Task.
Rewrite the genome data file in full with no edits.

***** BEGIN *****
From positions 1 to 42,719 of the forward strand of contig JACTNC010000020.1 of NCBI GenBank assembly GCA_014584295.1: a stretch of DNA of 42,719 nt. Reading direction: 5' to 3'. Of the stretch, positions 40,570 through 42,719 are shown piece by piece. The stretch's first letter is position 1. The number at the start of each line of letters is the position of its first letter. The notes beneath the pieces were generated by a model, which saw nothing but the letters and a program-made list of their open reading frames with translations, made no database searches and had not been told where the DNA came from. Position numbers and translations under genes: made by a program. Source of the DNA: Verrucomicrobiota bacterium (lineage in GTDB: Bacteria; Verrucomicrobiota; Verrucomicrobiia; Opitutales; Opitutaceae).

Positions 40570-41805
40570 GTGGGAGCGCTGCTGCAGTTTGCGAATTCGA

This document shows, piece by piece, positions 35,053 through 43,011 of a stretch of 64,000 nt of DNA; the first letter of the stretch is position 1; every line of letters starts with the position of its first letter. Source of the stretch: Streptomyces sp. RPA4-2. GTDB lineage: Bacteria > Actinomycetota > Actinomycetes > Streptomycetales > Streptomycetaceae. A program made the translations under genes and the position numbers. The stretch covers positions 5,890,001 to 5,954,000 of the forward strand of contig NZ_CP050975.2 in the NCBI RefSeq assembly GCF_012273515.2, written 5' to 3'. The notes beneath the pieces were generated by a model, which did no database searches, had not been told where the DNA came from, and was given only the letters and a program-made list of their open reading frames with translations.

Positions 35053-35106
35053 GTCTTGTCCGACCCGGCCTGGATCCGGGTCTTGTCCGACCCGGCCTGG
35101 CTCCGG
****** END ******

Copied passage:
From positions 1 to 42,719 of the forward strand of contig JACTNC010000020.1 of NCBI GenBank assembly GCA_014584295.1: a stretch of DNA of 42,719 nt. Reading direction: 5' to 3'. Of the stretch, positions 40,570 through 42,719 are shown piece by piece. The stretch's first letter is position 1. The number at the start of each line of letters is the position of its first letter. The notes beneath the pieces were generated by a model, which saw nothing but the letters and a program-made list of their open reading frames with translations, made no database searches and had not been told where the DNA came from. Position numbers and translations under genes: made by a program. Source of the DNA: Verrucomicrobiota bacterium (lineage in GTDB: Bacteria; Verrucomicrobiota; Verrucomicrobiia; Opitutales; Opitutaceae).

Positions 40570-41805
40570 GTGGGAGCGCTGCTGCAGTTTGCGAATTCGA

This document shows, piece by piece, positions 35,053 through 43,011 of a stretch of 64,000 nt of DNA; the first letter of the stretch is position 1; every line of letters starts with the position of its first letter. Source of the stretch: Streptomyces sp. RPA4-2. GTDB lineage: Bacteria > Actinomycetota > Actinomycetes > Streptomycetales > Streptomycetaceae. A program made the translations under genes and the position numbers. The stretch covers positions 5,890,001 to 5,954,000 of the forward strand of contig NZ_CP050975.2 in the NCBI RefSeq assembly GCF_012273515.2, written 5' to 3'. The notes beneath the pieces were generated by a model, which did no database searches, had not been told where the DNA came from, and was given only the letters and a program-made list of their open reading frames with translations.

Positions 35053-35106
35053 GTCTTGTCCGACCCGGCCTGGATCCGGGTCTTGTCCGACCCGGCCTGG
35101 CTCCGG